hung by one hand, and after that experience I did not dare to
rest again. Though my arms and back were presently acutely
painful, I went on clambering down the sheer descent with as
quick a motion as possible. Glancing upward, I saw the aperture,
a small blue disk, in which a star was visible, while little
Weena's head showed as a round black projection. The thudding
sound of a machine below grew louder and more oppressive.
Everything save that little disk above was profoundly dark, and
when I looked up again Weena had disappeared.

`I was in an agony of discomfort. I had some thought of
trying to go up the shaft again, and leave the Under-world alone.
But even while I turned this over in my mind I continued to
descend. At last, with intense relief, I saw dimly coming up, a
foot to the right of me, a slender loophole in the wall.
Swinging myself in, I found it was the aperture of a narrow
horizontal tunnel in which I could lie down and rest. It was not
too soon. My arms ached, my back was cramped, and I was
trembling with the prolonged terror of a fall. Besides this, the
unbroken darkness had had a distressing effect upon my eyes. The
air was full of the throb and hum of machinery pumping air down
the shaft.

`I do not know how long I lay. I was roused by a soft hand
touching my face. Starting up in the darkness I snatched at my
matches and, hastily striking one, I saw three stooping white
creatures similar to the one I had seen above ground in the ruin,
hastily retreating before the light. Living, as they did, in
what appeared to me impenetrable darkness, their eyes were
abnormally large and sensitive, just as are the pupils of the
abysmal fishes, and they reflected the light in the same way. I
have no doubt they could see me in that rayless obscurity, and
they did not seem to have any fear of me apart from the light.
But, so soon as I struck a match in order to see them, they fled
incontinently, vanishing into dark gutters and tunnels, from
which their eyes glared at me in the strangest fashion.

`I tried to call to them, but the language they had was
apparently different from that of the Over-world people; so that
I was needs left to my own unaided efforts, and the thought of
flight before exploration was even then in my mind. But I said
to myself, "You are in for it now," and, feeling my way along the
tunnel, I found the noise of machinery grow louder. Presently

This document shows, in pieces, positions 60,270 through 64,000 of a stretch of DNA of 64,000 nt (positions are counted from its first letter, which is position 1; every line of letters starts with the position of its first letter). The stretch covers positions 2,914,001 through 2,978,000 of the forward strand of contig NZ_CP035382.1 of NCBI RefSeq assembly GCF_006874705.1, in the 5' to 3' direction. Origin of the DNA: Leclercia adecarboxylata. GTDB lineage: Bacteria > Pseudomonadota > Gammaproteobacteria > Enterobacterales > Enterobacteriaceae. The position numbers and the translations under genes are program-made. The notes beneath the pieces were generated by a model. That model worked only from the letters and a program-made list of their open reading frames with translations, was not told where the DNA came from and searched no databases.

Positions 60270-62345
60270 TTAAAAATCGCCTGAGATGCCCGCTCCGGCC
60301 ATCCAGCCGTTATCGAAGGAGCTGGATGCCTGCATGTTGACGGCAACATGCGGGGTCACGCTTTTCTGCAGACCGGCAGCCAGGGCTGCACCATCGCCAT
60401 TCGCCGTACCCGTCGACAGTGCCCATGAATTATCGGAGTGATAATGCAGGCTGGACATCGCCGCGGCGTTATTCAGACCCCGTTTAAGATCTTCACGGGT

the walls fell away from me, and I came to a large open space,
and striking another match, saw that I had entered a vast arched
cavern, which stretched into utter darkness beyond the range of
my light. The view I had of it was as much as one could see in
the burning of a match.

`Necessarily my memory is vague. Great shapes like big
machines rose out of the dimness, and cast grotesque black
shadows, in which dim spectral Morlocks sheltered from the glare.
The place, by the by, was very stuffy and oppressive, and the
faint halitus of freshly shed blood was in the air. Some way
down the central vista was a little table of white metal, laid
with what seemed a meal. The Morlocks at any rate were
carnivorous! Even at the time, I remember wondering what large
animal could have survived to furnish the red joint I saw. It
was all very indistinct: the heavy smell, the big unmeaning
shapes, the obscene figures lurking in the shadows, and only
waiting for the darkness to come at me again! Then the match
burned down, and stung my fingers, and fell, a wriggling red spot
in the blackness.

`I have thought since how particularly ill-equipped I was for
such an experience. When I had started with the Time Machine, I
had started with the absurd assumption that the men of the Future
would certainly be infinitely ahead of ourselves in all their
appliances. I had come without arms, without medicine, without
anything to smoke--at times I missed tobacco frightfully--even
without enough matches. If only I had thought of a Kodak! I
could have flashed that glimpse of the Underworld in a second,
and examined it at leisure. But, as it was, I stood there with
only the weapons and the powers that Nature had endowed me
with--hands, feet, and teeth; these, and four safety-matches that
still remained to me.

`I was afraid to push my way in among all this machinery in
the dark, and it was only with my last glimpse of light I
discovered that my store of matches had run low. It had never
occurred to me until that moment that there was any need to
economize them, and I had wasted almost half the box in